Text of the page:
UMEM Educational Pearls

Takeaways

The answer appears to be ... it depends.

Early Oseltamivir Treatment in Influenza in Children1-3 Years of Age: A Randomized Controlled Trial

A study in 2010 out of Finland by Heinonen, et al showed that if given in the first 12 hours of symptom onset to otherwise healthy pediatric patients between the age of 1-3 years:

-  decrease incidence of acute otitis media by 85%

-  no difference if given within 24 hours

Among children with influenza A, oseltamivir started within 24 hours of symptom onset

-  shortened medium time to resolution of illness by 3.5 days (3.0 versus 6.5) in all children

- shortened median time to resolution of illness by 4.0 days in UNvaccinated children

- Reduced parental work absenteeism by 3 days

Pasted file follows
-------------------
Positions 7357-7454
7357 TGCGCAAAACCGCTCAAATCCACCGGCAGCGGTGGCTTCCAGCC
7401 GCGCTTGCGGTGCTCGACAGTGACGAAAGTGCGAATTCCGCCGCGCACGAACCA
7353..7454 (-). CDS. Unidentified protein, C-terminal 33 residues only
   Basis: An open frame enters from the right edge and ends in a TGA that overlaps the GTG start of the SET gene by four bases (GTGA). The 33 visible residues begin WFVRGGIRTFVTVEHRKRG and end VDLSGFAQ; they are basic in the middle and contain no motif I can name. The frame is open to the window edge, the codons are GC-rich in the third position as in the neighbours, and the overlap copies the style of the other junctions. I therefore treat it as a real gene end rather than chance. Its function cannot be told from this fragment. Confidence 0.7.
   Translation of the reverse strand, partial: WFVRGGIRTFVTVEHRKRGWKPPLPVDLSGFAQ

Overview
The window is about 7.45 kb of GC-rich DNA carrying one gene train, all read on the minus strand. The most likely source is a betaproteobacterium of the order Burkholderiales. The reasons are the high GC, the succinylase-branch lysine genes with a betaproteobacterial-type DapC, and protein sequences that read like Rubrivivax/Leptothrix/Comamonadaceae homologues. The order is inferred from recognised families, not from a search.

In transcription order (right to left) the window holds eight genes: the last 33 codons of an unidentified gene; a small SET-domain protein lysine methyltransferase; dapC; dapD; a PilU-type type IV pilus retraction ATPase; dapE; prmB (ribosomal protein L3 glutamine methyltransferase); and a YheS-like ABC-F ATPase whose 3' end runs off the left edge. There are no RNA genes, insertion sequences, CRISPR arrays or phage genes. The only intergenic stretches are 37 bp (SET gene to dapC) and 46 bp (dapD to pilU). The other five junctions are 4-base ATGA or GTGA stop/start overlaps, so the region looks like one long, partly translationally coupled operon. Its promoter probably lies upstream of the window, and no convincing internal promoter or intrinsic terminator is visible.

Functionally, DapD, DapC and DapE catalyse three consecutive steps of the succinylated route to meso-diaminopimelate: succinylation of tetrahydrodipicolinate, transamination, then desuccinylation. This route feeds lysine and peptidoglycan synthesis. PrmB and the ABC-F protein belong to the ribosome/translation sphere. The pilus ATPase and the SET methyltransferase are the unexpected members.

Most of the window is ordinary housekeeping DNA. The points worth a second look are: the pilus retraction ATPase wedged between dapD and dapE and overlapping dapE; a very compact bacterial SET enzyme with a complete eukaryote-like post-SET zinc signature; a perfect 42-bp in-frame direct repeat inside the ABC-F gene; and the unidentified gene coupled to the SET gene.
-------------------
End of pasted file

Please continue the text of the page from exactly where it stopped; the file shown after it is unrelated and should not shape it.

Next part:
*  no differences were seen in children with influenza B *

Limitations***

- Single Center study in Finland

- The authors received support from the drug manufacturer

- The sample size of children with confirmed influenza cases with small (influenza A: 79, influenza B: 19)

Takeaway:

If you have a patient between the age of 1-3 years with very early symptoms concerning for flu, a positive rapid influenza A test could allow you to cut her symptoms by 3 days, prevent complications, and allow parents to go back to work sooner.

 

In-Depth

References

Heinonen S, Silvennoinen H, Lehtinen  et al. Early oseltamivir treatment of influenza in children 1-3 years of age: A randomized controlled trial. Clin Infect Dis. 2010;51(8):87-94.